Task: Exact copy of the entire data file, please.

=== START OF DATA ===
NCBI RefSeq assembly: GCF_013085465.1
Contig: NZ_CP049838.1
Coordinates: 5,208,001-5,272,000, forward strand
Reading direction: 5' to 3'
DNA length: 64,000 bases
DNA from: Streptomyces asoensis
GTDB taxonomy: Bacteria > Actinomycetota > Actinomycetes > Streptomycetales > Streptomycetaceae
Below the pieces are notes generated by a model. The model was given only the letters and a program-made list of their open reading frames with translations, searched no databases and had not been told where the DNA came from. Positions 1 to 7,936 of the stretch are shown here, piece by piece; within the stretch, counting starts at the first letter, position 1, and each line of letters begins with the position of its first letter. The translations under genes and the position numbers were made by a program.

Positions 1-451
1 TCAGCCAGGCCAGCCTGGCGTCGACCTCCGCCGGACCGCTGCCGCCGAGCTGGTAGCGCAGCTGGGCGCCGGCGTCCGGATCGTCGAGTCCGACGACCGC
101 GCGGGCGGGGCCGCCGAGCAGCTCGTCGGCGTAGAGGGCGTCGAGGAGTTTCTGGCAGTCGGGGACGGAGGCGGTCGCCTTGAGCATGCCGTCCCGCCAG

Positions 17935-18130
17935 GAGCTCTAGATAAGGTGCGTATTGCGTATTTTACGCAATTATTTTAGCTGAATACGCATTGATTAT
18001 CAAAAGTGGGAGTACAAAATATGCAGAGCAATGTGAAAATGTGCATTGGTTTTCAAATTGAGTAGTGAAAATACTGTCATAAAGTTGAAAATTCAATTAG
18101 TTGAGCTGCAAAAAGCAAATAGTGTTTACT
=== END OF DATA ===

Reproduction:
NCBI RefSeq assembly: GCF_013085465.1
Contig: NZ_CP049838.1
Coordinates: 5,208,001-5,272,000, forward strand
Reading direction: 5' to 3'
DNA length: 64,000 bases
DNA from: Streptomyces asoensis
GTDB taxonomy: Bacteria > Actinomycetota > Actinomycetes > Streptomycetales > Streptomycetaceae
Below the pieces are notes generated by a model. The model was given only the letters and a program-made list of their open reading frames with translations, searched no databases and had not been told where the DNA came from. Positions 1 to 7,936 of the stretch are shown here, piece by piece; within the stretch, counting starts at the first letter, position 1, and each line of letters begins with the position of its first letter. The translations under genes and the position numbers were made by a program.

Positions 1-451
1 TCAGCCAGGCCAGCCTGGCGTCGACCTCCGCCGGACCGCTGCCGCCGAGCTGGTAGCGCAGCTGGGCGCCGGCGTCCGGATCGTCGAGTCCGACGACCGC
101 GCGGGCGGGGCCGCCGAGCAGCTCGTCGGCGTAGAGGGCGTCGAGGAGTTTCTGGCAGTCGGGGACGGAGGCGGTCGCCTTGAGCATGCCGTCCCGCCAG

Positions 17935-18130
17935 GAGCTCTAGATAAGGTGCGTATTGCGTATTTTACGCAATTATTTTAGCTGAATACGCATTGATTAT
18001 CAAAAGTGGGAGTACAAAATATGCAGAGCAATGTGAAAATGTGCATTGGTTTTCAAATTGAGTAGTGAAAATACTGTCATAAAGTTGAAAATTCAATTAG
18101 TTGAGCTGCAAAAAGCAAATAGTGTTTACT